Thursday, February 10, 2011

A New Era of Arab Democracy?

Multiple reports this morning that the Egyptian army has hunkered down in long meetings with Hosni Mubarak, and that he will announce his resignation in a few hours. (Even the CIA is saying so.)

Does this mean an instant transition to democracy there?  Not necessarily.  The Egyptian military has a lot invested in the outcome of all this.  The NY Times now reports:

Egypt’s armed forces on Thursday announced that they had begun to take "necessary measures to protect the nation and support the legitimate demands of the people,” a step that suggested the military intends to take a commanding role in administering the strife-torn nation. . . .

Officials in Mr. Mubarak’s government have been warning for several days that protesters faced a choice between negotiating in earnest with the government on Constitutional changes or having the military step in to guard against a descend into political chaos. Foreign Minister Ahmed Aboul Gheit seemed to add a further ominous tone to those comments today, telling Al Arabiya television,

“If chaos occurs, the armed forces will intervene to control the country, a step which would lead to a very dangerous situation.”

The protesters want democracy headed by a civilian government; the military may have other ideas.  The next day or two may tell a huge story.

But if you want a blueprint of how the US and the West ought to be approaching the possible advent of democracy in Egypt, you could do worse than to consult this brief essay by Amjad Atalah and Daniel Levy at The National Interest website:

Here are three ways to begin to reassert a foreign policy for the Middle East consistent with American values and interests:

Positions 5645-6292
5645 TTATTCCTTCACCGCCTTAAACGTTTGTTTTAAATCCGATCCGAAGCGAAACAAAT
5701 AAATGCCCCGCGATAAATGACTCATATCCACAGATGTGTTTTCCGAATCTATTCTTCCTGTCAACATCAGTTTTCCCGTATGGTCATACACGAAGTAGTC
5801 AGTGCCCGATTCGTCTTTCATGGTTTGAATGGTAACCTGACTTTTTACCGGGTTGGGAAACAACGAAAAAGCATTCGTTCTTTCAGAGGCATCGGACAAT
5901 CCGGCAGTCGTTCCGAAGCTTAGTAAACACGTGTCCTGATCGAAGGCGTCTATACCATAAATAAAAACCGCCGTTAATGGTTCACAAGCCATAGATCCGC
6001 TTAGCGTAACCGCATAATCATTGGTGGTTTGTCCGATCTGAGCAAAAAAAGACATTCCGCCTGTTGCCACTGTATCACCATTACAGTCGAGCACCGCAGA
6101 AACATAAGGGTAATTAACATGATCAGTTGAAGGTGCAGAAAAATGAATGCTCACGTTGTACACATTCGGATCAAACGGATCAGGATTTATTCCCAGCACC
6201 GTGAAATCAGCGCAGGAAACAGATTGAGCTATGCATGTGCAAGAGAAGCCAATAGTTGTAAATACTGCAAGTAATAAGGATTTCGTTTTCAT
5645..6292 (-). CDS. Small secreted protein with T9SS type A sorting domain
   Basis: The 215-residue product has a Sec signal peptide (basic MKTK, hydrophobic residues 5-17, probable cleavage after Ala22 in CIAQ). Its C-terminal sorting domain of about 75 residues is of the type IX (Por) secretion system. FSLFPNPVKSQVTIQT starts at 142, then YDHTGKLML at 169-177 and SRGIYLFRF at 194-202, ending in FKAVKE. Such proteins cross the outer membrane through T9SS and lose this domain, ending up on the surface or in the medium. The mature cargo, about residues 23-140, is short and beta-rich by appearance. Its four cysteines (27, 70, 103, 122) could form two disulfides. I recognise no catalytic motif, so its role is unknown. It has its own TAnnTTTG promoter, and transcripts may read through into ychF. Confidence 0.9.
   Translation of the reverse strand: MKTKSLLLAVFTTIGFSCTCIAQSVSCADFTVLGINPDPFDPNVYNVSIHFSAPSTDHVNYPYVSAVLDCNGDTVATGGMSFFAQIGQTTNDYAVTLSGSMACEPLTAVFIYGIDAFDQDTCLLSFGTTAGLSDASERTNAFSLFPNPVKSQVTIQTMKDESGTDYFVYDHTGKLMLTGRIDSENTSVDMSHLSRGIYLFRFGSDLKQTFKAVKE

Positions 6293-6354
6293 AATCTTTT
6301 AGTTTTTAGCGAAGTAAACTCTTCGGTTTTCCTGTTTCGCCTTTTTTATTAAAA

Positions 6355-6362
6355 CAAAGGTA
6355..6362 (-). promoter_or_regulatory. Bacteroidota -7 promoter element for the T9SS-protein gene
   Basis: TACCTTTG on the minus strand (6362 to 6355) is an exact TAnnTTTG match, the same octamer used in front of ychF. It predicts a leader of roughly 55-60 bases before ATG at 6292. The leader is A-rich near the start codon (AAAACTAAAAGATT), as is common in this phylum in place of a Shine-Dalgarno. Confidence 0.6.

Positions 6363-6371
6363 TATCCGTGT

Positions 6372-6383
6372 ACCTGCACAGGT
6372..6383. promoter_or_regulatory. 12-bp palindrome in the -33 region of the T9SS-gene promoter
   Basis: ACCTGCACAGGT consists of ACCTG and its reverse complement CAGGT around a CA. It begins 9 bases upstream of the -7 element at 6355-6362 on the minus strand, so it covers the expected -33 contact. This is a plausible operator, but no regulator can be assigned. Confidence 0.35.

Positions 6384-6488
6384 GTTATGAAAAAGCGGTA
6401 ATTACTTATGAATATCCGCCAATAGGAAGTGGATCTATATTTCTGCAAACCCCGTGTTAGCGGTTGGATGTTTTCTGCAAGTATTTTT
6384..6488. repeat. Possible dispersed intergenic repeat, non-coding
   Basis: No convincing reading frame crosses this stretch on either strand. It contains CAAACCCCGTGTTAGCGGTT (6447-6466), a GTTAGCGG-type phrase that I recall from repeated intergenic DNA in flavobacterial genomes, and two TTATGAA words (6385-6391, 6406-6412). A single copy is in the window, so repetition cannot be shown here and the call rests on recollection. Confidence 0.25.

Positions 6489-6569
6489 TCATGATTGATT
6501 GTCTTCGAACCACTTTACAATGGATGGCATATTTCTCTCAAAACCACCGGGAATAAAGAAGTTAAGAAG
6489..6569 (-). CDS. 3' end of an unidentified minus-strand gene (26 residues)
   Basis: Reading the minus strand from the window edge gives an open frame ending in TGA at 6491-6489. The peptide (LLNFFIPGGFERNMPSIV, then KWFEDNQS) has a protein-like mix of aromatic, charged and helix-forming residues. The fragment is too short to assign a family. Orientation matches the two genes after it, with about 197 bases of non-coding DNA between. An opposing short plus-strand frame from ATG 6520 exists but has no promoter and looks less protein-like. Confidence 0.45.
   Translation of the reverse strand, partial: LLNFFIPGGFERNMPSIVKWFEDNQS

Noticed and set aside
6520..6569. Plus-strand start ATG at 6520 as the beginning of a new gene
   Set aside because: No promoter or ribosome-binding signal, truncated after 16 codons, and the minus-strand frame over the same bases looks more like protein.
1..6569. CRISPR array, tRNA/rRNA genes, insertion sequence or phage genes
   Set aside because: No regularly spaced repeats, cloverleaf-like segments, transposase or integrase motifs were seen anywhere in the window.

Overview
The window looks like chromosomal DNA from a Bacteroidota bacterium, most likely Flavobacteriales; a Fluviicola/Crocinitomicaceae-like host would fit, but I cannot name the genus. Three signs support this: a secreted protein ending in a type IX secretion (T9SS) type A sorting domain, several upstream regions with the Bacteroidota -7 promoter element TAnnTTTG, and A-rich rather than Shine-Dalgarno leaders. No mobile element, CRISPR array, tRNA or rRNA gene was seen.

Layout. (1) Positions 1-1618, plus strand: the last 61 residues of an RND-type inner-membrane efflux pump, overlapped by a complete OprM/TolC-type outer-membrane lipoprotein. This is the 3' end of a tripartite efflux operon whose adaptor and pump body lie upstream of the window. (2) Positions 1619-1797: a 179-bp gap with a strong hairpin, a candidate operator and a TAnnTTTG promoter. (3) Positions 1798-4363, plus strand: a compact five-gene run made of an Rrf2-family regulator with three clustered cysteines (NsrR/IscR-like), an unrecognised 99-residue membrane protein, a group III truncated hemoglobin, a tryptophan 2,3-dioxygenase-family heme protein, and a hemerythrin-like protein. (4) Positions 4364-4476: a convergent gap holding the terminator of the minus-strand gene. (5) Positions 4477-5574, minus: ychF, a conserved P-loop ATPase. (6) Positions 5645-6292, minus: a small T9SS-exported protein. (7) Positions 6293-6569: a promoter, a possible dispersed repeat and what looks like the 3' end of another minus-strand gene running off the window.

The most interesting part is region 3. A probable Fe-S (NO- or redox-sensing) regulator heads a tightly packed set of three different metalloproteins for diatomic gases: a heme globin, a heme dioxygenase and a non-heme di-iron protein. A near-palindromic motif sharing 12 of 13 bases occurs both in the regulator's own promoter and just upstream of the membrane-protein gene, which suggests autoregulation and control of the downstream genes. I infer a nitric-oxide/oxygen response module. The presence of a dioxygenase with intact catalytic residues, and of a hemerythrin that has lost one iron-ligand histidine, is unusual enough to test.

First, support free, fair, open and inclusive elections, respect the results and emphasize civilian over military supremacy in decision-making and governance.

Second, embrace those who embrace political values consistent with our own. When millions of people are in the street demanding change, the US government must side with demands for freedom. Preferably this will be an American position even prior to the breakdown of the old order. Besides increasing U.S. credibility with the masses of young people who are destined to become tomorrow’s leaders, it also lends seriousness to American protestations when pro-democracy activists come under threat. The U.S. should reconsider the balance in aid to the region between civilian needs versus military hardware and training shifting emphasis away from the latter.

Finally, apply a common standard to Israel and Arab states alike. Ideally, deliver on freedom and equality for Palestinians alongside Jewish-Israelis. At a minimum, distance the U.S. from the occupation and discriminatory practices pursued by Israel, and embrace that part of Israeli society which shares American values. Israel’s security within the 1967 borders is a legitimate U.S. concern but the cost of America supporting, or facilitating, occupation and inequality will become unsustainably burdensome in an era of Arab democracy.

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